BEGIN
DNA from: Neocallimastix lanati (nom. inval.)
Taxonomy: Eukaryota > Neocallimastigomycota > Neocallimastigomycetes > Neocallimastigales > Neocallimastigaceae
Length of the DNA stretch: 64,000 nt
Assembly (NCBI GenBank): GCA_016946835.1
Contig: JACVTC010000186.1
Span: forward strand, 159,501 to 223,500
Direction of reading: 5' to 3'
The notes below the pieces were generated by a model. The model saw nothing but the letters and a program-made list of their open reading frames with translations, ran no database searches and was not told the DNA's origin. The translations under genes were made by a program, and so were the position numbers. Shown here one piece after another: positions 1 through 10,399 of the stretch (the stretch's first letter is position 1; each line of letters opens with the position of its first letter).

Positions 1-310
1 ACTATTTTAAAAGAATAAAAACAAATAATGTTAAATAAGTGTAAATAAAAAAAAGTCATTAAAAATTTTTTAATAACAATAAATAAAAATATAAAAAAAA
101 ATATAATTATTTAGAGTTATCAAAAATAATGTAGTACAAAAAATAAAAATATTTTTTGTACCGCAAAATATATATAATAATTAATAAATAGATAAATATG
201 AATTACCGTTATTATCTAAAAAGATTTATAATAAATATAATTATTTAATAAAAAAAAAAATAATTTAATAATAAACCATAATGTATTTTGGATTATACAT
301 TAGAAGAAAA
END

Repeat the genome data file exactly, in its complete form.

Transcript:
DNA from: Neocallimastix lanati (nom. inval.)
Taxonomy: Eukaryota > Neocallimastigomycota > Neocallimastigomycetes > Neocallimastigales > Neocallimastigaceae
Length of the DNA stretch: 64,000 nt
Assembly (NCBI GenBank): GCA_016946835.1
Contig: JACVTC010000186.1
Span: forward strand, 159,501 to 223,500
Direction of reading: 5' to 3'
The notes below the pieces were generated by a model. The model saw nothing but the letters and a program-made list of their open reading frames with translations, ran no database searches and was not told the DNA's origin. The translations under genes were made by a program, and so were the position numbers. Shown here one piece after another: positions 1 through 10,399 of the stretch (the stretch's first letter is position 1; each line of letters opens with the position of its first letter).

Positions 1-310
1 ACTATTTTAAAAGAATAAAAACAAATAATGTTAAATAAGTGTAAATAAAAAAAAGTCATTAAAAATTTTTTAATAACAATAAATAAAAATATAAAAAAAA
101 ATATAATTATTTAGAGTTATCAAAAATAATGTAGTACAAAAAATAAAAATATTTTTTGTACCGCAAAATATATATAATAATTAATAAATAGATAAATATG
201 AATTACCGTTATTATCTAAAAAGATTTATAATAAATATAATTATTTAATAAAAAAAAAAATAATTTAATAATAAACCATAATGTATTTTGGATTATACAT
301 TAGAAGAAAA